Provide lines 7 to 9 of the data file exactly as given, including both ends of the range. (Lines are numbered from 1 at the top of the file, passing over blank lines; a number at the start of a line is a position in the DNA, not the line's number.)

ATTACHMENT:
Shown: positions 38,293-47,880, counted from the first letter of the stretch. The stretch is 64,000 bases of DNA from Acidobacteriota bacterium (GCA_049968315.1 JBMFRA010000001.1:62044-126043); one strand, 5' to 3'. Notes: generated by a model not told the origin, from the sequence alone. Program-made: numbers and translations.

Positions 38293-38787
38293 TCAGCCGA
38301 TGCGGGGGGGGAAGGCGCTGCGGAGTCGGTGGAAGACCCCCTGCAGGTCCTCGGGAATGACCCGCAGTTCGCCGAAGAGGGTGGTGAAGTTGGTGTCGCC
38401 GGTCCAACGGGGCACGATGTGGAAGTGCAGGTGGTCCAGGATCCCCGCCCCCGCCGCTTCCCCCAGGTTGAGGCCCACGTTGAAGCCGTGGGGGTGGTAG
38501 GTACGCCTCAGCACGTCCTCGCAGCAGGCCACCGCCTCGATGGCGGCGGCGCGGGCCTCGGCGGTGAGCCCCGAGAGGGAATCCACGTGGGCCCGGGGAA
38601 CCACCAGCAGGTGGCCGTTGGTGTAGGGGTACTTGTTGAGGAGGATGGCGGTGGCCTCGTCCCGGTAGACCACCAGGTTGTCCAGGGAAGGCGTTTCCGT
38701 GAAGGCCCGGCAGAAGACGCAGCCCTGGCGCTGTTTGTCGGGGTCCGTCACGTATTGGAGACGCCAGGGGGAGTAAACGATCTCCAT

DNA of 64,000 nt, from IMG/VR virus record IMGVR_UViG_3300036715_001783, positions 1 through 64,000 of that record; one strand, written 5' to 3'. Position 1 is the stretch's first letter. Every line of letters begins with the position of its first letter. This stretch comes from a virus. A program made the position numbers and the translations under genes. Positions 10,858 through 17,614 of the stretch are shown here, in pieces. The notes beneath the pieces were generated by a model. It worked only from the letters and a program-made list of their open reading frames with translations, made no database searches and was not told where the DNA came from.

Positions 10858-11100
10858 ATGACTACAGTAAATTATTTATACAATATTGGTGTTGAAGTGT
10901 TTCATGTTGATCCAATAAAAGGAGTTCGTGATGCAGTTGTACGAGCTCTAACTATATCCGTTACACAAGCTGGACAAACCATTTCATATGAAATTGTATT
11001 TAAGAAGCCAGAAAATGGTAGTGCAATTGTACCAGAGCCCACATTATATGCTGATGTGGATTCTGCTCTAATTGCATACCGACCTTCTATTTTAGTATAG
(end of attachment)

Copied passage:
38601 CCACCAGCAGGTGGCCGTTGGTGTAGGGGTACTTGTTGAGGAGGATGGCGGTGGCCTCGTCCCGGTAGACCACCAGGTTGTCCAGGGAAGGCGTTTCCGT
38701 GAAGGCCCGGCAGAAGACGCAGCCCTGGCGCTGTTTGTCGGGGTCCGTCACGTATTGGAGACGCCAGGGGGAGTAAACGATCTCCAT

DNA of 64,000 nt, from IMG/VR virus record IMGVR_UViG_3300036715_001783, positions 1 through 64,000 of that record; one strand, written 5' to 3'. Position 1 is the stretch's first letter. Every line of letters begins with the position of its first letter. This stretch comes from a virus. A program made the position numbers and the translations under genes. Positions 10,858 through 17,614 of the stretch are shown here, in pieces. The notes beneath the pieces were generated by a model. It worked only from the letters and a program-made list of their open reading frames with translations, made no database searches and was not told where the DNA came from.